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UNIVERSITY occupations mushroomed across the country yesterday as students called for a return of free education.
Lectures came to a halt on 20 campuses in England as campaigners staged sit-ins, banner drops, blockades and occupations against the £9,000 annual fees.
In London a large group of students stormed the headquarters of the universities umbrella organisation Universities UK (UUK).
Speaking to the Star on the importance of targeting the group, Soas student Tom King said: "They're instrumental in the marketisation of higher education.
"They're also the body proposing huge cuts to staff pensions."
He added: "We as students stand in solidarity with staff in their fight and support their industrial action."
Mr King and dozens of students from other University of London colleges took over the lobby of UUK in the afternoon, chanting: "Whose university? Our university" and throwing around Monopoly money.
A student samba band played outside for support.
Elsewhere, Sheffield, Lancaster and Manchester universities went into occupation and Bath students blockaded the main entrance for most of the day.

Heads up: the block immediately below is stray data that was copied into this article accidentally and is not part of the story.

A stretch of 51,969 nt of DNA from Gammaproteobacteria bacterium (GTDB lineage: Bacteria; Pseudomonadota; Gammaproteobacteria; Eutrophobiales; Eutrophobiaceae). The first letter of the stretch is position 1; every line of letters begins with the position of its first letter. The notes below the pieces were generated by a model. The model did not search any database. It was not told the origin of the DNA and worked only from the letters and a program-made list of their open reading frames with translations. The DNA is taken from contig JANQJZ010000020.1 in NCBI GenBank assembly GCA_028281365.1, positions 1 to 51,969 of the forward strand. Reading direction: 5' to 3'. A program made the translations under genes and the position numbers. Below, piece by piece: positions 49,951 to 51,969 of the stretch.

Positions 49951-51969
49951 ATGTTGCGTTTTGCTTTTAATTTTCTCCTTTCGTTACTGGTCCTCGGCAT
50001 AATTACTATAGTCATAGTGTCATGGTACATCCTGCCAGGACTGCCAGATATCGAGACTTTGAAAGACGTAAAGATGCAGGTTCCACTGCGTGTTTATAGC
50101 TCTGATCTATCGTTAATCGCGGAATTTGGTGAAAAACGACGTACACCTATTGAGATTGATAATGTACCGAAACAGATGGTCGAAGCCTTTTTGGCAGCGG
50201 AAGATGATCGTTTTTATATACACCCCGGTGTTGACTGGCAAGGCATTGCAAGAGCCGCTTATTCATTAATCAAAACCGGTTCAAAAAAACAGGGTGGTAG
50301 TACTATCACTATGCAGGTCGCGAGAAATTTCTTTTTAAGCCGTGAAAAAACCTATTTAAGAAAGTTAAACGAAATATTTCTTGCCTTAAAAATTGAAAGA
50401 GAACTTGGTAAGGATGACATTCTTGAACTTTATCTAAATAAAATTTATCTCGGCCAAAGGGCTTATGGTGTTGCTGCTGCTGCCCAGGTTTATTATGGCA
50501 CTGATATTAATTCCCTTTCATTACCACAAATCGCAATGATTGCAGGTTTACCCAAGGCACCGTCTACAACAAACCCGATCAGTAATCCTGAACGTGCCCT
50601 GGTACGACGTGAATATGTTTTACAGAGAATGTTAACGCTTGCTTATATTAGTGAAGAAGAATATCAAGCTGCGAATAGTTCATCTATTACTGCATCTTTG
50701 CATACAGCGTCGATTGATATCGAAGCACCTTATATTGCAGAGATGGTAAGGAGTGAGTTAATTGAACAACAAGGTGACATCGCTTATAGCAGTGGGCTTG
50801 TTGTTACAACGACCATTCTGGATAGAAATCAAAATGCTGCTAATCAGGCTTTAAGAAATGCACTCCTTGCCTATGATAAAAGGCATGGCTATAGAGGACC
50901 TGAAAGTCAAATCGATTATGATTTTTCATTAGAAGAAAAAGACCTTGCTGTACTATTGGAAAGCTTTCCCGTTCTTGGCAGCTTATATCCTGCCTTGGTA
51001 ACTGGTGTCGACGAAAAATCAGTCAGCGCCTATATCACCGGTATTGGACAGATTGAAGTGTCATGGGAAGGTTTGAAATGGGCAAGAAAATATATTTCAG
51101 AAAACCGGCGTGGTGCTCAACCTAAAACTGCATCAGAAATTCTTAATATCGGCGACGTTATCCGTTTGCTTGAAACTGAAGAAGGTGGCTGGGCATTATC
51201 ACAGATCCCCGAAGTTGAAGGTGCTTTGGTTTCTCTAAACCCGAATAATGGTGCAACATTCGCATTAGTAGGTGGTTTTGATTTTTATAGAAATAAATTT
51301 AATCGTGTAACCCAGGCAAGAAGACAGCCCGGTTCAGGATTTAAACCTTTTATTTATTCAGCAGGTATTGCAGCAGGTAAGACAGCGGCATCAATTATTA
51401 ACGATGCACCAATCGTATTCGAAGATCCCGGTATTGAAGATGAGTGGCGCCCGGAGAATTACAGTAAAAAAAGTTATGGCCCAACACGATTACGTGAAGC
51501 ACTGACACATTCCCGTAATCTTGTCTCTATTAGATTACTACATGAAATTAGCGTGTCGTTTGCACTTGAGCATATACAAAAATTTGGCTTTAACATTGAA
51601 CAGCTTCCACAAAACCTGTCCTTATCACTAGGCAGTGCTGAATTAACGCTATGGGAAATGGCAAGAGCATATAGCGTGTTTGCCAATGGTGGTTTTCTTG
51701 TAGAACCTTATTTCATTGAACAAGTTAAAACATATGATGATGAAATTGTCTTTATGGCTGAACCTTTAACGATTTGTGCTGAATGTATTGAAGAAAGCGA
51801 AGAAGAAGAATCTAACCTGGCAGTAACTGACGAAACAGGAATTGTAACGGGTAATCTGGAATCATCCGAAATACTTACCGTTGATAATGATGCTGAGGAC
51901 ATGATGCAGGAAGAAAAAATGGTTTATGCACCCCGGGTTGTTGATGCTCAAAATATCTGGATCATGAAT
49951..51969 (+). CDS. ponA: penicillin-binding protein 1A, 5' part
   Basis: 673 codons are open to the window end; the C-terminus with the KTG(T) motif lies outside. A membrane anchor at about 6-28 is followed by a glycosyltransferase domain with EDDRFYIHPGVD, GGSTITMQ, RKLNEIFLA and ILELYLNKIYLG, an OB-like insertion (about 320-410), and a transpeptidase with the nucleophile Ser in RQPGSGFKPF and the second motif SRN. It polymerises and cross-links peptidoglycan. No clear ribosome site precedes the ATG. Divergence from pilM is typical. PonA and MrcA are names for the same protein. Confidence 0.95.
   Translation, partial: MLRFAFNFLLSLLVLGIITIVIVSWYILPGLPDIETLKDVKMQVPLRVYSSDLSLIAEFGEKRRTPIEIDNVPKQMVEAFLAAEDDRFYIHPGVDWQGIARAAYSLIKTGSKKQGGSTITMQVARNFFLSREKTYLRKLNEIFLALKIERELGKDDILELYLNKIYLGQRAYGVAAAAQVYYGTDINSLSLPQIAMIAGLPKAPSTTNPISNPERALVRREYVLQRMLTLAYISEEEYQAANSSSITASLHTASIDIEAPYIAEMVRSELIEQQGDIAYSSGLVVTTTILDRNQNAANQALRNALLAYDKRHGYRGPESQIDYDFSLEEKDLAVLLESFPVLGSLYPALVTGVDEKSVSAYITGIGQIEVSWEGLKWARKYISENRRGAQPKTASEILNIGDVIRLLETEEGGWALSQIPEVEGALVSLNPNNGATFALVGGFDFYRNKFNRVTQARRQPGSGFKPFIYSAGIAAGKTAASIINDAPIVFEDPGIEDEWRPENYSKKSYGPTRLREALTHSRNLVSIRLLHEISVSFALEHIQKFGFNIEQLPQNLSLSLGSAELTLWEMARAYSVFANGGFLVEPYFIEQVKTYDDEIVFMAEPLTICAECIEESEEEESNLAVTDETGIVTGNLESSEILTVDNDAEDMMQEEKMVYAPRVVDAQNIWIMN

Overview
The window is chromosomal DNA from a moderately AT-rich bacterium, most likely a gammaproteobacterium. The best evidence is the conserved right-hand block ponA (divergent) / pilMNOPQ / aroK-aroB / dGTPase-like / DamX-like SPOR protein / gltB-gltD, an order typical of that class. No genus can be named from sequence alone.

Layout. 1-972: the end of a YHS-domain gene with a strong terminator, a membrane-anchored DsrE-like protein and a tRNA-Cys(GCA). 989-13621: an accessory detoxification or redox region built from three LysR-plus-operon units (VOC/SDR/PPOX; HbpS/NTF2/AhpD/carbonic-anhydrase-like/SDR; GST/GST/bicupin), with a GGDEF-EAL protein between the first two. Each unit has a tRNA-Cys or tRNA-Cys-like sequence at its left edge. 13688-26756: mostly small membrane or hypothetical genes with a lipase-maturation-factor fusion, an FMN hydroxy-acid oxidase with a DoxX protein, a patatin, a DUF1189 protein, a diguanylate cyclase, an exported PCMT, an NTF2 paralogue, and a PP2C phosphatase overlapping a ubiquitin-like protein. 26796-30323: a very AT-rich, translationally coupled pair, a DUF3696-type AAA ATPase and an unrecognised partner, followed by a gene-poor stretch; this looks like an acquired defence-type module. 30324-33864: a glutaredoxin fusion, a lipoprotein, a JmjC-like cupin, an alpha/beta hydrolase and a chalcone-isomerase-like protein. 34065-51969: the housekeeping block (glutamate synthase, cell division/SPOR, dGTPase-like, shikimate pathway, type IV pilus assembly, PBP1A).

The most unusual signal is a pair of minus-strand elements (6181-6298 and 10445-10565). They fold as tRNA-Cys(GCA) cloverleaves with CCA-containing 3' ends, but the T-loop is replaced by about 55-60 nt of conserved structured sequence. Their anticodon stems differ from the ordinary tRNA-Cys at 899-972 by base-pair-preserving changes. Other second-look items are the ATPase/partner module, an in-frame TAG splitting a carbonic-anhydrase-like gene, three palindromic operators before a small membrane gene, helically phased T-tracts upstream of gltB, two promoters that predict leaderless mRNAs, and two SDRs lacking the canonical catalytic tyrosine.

"This afternoon we have gone into occupation as part of a nationwide movement against tuition fees, and in favour of free education," read a statement by Sheffield occupiers.
They added that the occupation was taking place in a university restaurant "designed purely to generate private profit," and would transform it into a place of learning including organising workshops.
Another occupation at Warwick University ended in violence as police on the scene proceeded to taser and teargas protesters.
Three were arrested while many more reported assault by unpredictably and unnecessarily violent officers.
Cambridge students also took radical action by breaking into the East Office of the business department and emblazoning the front of the building with the slogan "education: not your business."
An anonymous source explained the actions, saying: "Recent years have shown that voting and peaceful demonstrations have failed.
"We have been ignored, lied to, kettled and beaten.
"This confirms the need for more direct tactics, of which tonight's action was a small part."
Yesterday's events came on the back of a national demonstration for free education last month that saw over 10,000 young people march on the streets of London.
More direct action is expected this Saturday with marches planned in Brighton, Birmingham and south London.
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